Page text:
Quotes and Notes from The Way of All Flesh – #12

I enjoyed Samuel Butler’s The Way of All Flesh due to the wit and wisdom imbued in Mr. Butler’s narrative style. He has quite a way with words as he traces four generations of the Pontifex family. The main focus is on the narrator’s godson, Ernest. Through that lens we are able to able to see how the decisions, values and attitudes of one generation affected the next generation, which in turn affected the next.

I was drawn into the story slowly but completely, and was on the edge of my seat near the end of the narrative when Ernest was to receive something that would be life-altering if it truly came to pass. I also enjoyed the bits of wisdom that Mr. Butler peppered the book with in the late 1800s and which are still relevant today. Here are some of my favorites:

Butler quote

On Father/Son Relationships

“His son had fairly distanced him, and in an inarticulate way the father knew it perfectly well.”

The Haves and the Have Nots

“But I suppose that a prig with more money than brains was much the same sixty or seventy years ago as he is now.”

“Money came pouring in upon him, and the faster it came the fonder he became of it.”


“He who does not consider himself fortunate is unfortunate.”

“Every man’s work, whether it be literature or music or pictures or architecture of anything else, is always a portrait of himself.”

“The utmost that can be said is that we are fairly happy as long as we are not distinctly aware of being miserable.”

“He has spent his life best who has enjoyed it most.” (using this one for my email signature while we’re reading this book)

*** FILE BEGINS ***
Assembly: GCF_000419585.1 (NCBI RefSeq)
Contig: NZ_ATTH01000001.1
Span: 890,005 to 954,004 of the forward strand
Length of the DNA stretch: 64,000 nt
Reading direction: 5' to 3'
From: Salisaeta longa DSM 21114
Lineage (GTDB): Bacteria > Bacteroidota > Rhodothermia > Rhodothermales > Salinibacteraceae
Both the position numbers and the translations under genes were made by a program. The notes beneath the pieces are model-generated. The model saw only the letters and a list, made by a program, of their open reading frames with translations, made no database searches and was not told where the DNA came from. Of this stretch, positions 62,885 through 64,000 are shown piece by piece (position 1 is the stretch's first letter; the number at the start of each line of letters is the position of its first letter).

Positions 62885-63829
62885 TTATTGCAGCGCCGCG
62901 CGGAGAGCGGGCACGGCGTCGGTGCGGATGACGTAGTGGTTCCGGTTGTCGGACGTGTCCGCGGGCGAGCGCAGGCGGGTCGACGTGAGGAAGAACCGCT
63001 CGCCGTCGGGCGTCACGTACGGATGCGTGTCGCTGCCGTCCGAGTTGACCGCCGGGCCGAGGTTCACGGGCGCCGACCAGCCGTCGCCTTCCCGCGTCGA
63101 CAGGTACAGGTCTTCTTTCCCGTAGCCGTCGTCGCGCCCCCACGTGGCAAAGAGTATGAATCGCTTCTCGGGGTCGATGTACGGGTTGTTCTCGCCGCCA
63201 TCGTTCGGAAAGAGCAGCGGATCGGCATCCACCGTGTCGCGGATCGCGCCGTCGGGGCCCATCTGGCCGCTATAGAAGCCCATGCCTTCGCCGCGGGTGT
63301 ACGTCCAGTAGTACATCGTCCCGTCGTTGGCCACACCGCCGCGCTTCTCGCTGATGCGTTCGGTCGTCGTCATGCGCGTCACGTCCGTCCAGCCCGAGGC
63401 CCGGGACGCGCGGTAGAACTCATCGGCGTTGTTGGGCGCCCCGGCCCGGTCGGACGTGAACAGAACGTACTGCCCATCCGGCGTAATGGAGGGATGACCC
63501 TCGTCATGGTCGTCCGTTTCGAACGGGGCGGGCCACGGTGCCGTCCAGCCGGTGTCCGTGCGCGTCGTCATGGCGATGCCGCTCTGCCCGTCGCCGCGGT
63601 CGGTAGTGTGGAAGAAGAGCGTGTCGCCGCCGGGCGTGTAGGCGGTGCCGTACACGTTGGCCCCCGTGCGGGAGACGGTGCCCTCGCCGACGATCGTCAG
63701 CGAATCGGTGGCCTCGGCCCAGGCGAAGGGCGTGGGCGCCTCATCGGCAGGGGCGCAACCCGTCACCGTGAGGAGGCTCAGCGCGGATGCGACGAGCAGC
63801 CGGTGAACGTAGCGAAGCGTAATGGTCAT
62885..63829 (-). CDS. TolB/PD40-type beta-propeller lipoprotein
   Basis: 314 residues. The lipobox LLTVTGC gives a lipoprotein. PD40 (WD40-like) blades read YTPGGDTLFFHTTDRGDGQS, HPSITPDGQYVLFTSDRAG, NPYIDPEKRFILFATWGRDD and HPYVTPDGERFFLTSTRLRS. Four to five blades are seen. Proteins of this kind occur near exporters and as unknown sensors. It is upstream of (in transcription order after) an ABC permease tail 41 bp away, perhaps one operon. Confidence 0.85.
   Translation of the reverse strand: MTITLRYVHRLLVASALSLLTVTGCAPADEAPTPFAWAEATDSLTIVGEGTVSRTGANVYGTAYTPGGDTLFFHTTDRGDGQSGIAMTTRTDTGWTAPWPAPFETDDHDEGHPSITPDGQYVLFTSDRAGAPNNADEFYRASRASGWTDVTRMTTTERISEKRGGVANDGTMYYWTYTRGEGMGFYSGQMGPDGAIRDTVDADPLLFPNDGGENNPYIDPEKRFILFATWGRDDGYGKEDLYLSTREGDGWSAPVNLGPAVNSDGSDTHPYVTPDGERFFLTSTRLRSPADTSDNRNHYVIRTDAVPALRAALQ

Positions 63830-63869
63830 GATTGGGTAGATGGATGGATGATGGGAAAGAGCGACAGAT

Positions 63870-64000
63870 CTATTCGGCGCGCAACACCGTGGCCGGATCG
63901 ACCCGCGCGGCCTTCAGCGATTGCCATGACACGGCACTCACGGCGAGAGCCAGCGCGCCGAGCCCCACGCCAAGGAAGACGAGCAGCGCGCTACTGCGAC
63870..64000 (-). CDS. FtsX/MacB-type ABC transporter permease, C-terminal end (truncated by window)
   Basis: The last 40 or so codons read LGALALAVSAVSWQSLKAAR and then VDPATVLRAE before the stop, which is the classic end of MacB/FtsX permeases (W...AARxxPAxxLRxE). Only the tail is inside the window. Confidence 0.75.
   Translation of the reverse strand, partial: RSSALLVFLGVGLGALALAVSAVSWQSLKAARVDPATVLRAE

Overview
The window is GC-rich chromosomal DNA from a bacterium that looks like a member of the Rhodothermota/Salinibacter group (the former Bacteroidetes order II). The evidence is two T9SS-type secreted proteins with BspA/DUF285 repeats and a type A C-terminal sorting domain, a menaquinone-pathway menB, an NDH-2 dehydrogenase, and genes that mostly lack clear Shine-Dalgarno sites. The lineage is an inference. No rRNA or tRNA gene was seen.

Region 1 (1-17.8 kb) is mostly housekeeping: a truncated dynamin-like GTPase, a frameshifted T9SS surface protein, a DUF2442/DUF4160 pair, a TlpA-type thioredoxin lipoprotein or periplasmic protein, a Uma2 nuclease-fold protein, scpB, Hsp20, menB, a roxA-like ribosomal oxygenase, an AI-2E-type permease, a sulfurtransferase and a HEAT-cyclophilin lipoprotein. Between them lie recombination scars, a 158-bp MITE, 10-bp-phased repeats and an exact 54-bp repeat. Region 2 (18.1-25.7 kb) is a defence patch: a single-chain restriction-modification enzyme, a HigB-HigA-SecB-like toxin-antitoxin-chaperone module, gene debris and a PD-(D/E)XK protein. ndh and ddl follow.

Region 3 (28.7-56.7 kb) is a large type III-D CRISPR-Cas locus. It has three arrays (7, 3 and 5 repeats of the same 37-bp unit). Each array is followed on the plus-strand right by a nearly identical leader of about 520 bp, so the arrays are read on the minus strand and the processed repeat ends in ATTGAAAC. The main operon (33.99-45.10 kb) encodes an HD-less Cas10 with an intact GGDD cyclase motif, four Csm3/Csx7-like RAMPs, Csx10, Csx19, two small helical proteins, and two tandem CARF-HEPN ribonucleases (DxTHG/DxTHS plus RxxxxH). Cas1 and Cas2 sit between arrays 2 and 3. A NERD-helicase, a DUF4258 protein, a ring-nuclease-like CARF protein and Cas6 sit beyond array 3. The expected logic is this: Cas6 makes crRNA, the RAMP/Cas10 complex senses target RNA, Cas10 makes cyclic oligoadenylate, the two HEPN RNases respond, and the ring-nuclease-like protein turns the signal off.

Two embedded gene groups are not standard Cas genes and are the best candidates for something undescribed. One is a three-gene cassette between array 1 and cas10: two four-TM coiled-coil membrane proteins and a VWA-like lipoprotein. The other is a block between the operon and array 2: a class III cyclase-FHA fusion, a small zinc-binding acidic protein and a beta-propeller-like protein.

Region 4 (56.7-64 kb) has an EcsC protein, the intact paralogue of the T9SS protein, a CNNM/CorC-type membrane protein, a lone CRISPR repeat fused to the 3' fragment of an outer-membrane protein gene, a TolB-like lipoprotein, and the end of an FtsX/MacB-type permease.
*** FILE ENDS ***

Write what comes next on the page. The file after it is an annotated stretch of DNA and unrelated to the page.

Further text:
“Now he was getting a family, so that it became all the more necessary to put money by, and here was the baby hindering him.”

“His brother Theobald was no match or him, knew it, and accepted his fate.”


“What a really nice girl might have done with him I cannot tell, but fate had thrown none such in his way.”

“The result…was that he had come to dislike women, as mysterious beings whose ways were not his ways, nor their thoughts his thoughts.”

“The engagement had gone on so long that he had got into a groove, and the prospect of change was disconcerting.” (I just like that he used the word “groove”)

“Thus do we build castles in the air when flushed with wine and conquest.”

“To him she appeared a very angel dropped from the sky, and all the more easy to get on with for being a fallen one.”


“The gods which he deemed golden were in reality made of baser metal.”

“The difference between the faithful and the unbeliever consisted in the very fact that the former could see a miracle where the latter could not.”

“The clergyman is expected to be a kind of human Sunday.”


“The walls were covered with book shelves from floor to ceiling, and on every shelf the books stood in double rows. It was horrible.” (Confession – my books are in double rows and he’s right, it’s not good.)

“He did not yet know that the very worst way of getting hold of ideas is to go hunting expressly after them.”


“Some people say that their school days were the happiest of their lives.  They may be right, but I always look with suspicion upon those whom I hear saying that.”

I’m looking forward to Andi’s commentary on this because she delves deeper into the major themes, such as religion, which is front and center in this book. In the meantime, I am going to queue up the next book –  George Orwell’s classic 1984. Can’t wait to dig into that one. Keep reading!!

5 thoughts on “Quotes and Notes from The Way of All Flesh – #12

  1. Greetings from Idaho! I’m bored at work so I decided to check out your blog on my iphone during lunch break. I really like the knowledge you provide here and can’t wait to take a look when I get home.
    I’m shocked at how fast your blog loaded on my phone .. I’m not even using WIFI, just 3G .
    . Anyways, very good blog!

    1. Hayley,

      Thanks for stopping by!

      Glad you like our blog. Come visit any time. Idaho? Cool. I only know one other person from Idaho. He brings me chocolate spuds love them!

Leave a Reply

Fill in your details below or click an icon to log in:

WordPress.com Logo

You are commenting using your WordPress.com account. Log Out /  Change )

Facebook photo

You are commenting using your Facebook account. Log Out /  Change )

Connecting to %s